How to Create and Present a Work Breakdown Structure (WBS)

How to Present your Work Breakdown Structure WBS

Managers will find themselves dealing with all kinds of projects throughout their profession. Some will be large and ambitious, while others will be straightforward and more manageable. Even the most experienced project managers will use a variety of tools to turn even the most unwieldy project into an organized plan. One of these tools is the work breakdown structure, one of the crucial steps for project managers to do before they can embark on project schedule, budgeting, risk analysis, and the rest of the project planning.

What is a Project Work Breakdown Structure

First, we will define the work breakdown structure (a.k.a WBS). Here is what the official Project Management Body of Knowledge (PMBOK) Guide says about this crucial project planning step.

“A deliverable-oriented hierarchical decomposition of the work to be executed by the project team to accomplish the project objectives and create the required deliverables. It organizes and defines the total scope of the project. Each descending level represents an increasingly detailed definition of the project work. The WBS is decomposed into work packages. The deliverable orientation of the hierarchy includes both internal and external deliverables.”

Key Components of a Work Breakdown Structure

Hierarchy Levels

Generally speaking, a WBS should include around three levels of detail. Of course, there will be phases or batches of deliverables that need more levels to encompass the work packages. However, as long as most of the WBS has around three layers, the project manager will probably not go into too much detail.

High Level Components

This is the main category breakdown of the project’s deliverables.


All quantifiable products, services, or “goods” that will be provided by this project. Deliverables will make up the middle layers of the WBS, below high level elements and above work packages.

Work Packages

These are the steps that need to be developed in order to complete the deliverables. Note that these work packages don’t go into more detail than what needs to get done.

Optional Components

Not a part of the work breakdown structure in project management as defined by PMBOK, but found useful by many professionals.

Work Breakdown Structure Dictionary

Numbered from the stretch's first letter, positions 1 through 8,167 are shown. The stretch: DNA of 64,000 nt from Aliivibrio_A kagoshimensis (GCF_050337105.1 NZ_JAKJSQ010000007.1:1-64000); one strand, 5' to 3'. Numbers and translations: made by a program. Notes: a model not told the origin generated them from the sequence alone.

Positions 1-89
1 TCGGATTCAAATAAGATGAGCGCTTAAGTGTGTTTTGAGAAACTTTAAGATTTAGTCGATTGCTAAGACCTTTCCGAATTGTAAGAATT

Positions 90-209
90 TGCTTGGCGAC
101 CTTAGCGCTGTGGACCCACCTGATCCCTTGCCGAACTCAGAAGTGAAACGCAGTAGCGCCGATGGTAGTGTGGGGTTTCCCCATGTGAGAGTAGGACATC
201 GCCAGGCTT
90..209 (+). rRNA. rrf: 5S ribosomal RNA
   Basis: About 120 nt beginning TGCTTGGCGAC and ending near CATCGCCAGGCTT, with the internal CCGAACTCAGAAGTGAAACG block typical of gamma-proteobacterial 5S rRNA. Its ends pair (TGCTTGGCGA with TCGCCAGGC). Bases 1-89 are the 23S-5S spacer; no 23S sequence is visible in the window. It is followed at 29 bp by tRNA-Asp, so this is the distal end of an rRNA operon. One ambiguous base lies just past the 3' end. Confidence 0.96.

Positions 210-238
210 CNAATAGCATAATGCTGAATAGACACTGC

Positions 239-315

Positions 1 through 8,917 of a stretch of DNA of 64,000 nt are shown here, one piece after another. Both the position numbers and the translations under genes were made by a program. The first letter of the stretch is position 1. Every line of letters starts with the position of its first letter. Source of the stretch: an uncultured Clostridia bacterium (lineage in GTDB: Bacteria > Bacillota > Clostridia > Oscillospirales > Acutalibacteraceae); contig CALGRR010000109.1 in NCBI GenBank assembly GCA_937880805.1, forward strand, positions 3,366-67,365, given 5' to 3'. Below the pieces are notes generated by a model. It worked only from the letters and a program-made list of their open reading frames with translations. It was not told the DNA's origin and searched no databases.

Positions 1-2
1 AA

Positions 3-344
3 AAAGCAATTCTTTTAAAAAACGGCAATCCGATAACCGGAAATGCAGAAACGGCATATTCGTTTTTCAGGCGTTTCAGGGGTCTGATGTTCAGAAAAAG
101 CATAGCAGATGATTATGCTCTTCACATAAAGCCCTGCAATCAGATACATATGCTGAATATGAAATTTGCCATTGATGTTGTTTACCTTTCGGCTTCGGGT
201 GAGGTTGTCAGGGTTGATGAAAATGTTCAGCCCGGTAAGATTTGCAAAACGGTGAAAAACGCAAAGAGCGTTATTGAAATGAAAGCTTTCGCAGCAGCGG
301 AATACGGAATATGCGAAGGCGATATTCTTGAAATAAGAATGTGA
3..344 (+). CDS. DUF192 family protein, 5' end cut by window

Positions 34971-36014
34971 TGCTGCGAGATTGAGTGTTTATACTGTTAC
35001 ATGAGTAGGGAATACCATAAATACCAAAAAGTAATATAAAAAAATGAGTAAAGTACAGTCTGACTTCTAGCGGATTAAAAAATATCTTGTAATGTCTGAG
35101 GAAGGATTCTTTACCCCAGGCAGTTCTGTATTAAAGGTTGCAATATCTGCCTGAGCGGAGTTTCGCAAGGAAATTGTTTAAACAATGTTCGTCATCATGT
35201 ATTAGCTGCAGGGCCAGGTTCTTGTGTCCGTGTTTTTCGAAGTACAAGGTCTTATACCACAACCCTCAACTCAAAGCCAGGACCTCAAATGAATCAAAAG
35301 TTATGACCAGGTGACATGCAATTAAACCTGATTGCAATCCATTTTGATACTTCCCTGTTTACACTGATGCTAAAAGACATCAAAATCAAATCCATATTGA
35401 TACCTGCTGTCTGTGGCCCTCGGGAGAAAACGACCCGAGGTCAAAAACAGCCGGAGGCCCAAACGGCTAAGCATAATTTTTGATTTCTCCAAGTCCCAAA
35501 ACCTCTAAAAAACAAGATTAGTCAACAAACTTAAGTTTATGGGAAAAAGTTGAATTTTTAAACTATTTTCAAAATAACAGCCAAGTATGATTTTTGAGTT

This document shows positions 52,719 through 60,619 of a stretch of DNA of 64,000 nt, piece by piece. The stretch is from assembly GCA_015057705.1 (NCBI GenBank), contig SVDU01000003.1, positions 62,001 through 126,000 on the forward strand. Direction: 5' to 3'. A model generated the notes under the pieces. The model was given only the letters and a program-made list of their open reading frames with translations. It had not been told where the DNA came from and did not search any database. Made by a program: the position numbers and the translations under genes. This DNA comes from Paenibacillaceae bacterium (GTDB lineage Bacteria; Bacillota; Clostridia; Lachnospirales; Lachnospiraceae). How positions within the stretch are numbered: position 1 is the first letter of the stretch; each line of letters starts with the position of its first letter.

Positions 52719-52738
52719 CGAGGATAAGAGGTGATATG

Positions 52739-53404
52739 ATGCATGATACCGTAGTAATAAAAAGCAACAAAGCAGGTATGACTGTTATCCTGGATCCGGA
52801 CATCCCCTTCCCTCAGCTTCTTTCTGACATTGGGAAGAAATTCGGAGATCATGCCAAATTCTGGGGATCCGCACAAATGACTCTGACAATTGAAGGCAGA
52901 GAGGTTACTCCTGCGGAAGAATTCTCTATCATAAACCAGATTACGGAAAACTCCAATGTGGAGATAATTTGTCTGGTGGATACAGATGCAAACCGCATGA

The main purpose of the WBS dictionary is to explain each task in more detail.

Task Responsibility

Which organization, department, or individual is responsible for each specific work package.

Cost Estimation

The estimated cost of the project, as well as the cost of each layer in the breakdown.

Work Schedule

The scheduled start and end dates of each phase, deliverable, and work package.

Required Resources

What is needed in order to complete each task.

Quality Control Protocol

The quality requirements and standards for each task.

Work Breakdown Structure Versus Project Schedule

Work Breakdown Structure

This document only represents what needs to be produced to complete the project successfully. It’s limited explicitly to describing and detailing the project’s outcomes and scope. According to PMBOK, project managers won’t add descriptions of particular processes or specific schedules. The WBS is the blueprint that will justify the detailed schedule and budget.

Project Schedule

A project schedule indicates what needs to be done, which resources will be needed, and when the project must be finished. Here, project managers will specify start and end dates, as well as the project’s milestones.

Importance of a Project Work Breakdown Structure

According to the Project Management Institute, “The WBS is a foundational project management component.” Without it, project managers could not accurately create other project management processes, such as project schedule, performance reports, risk analysis, and response, or control tools.

WBS Benefits and Applications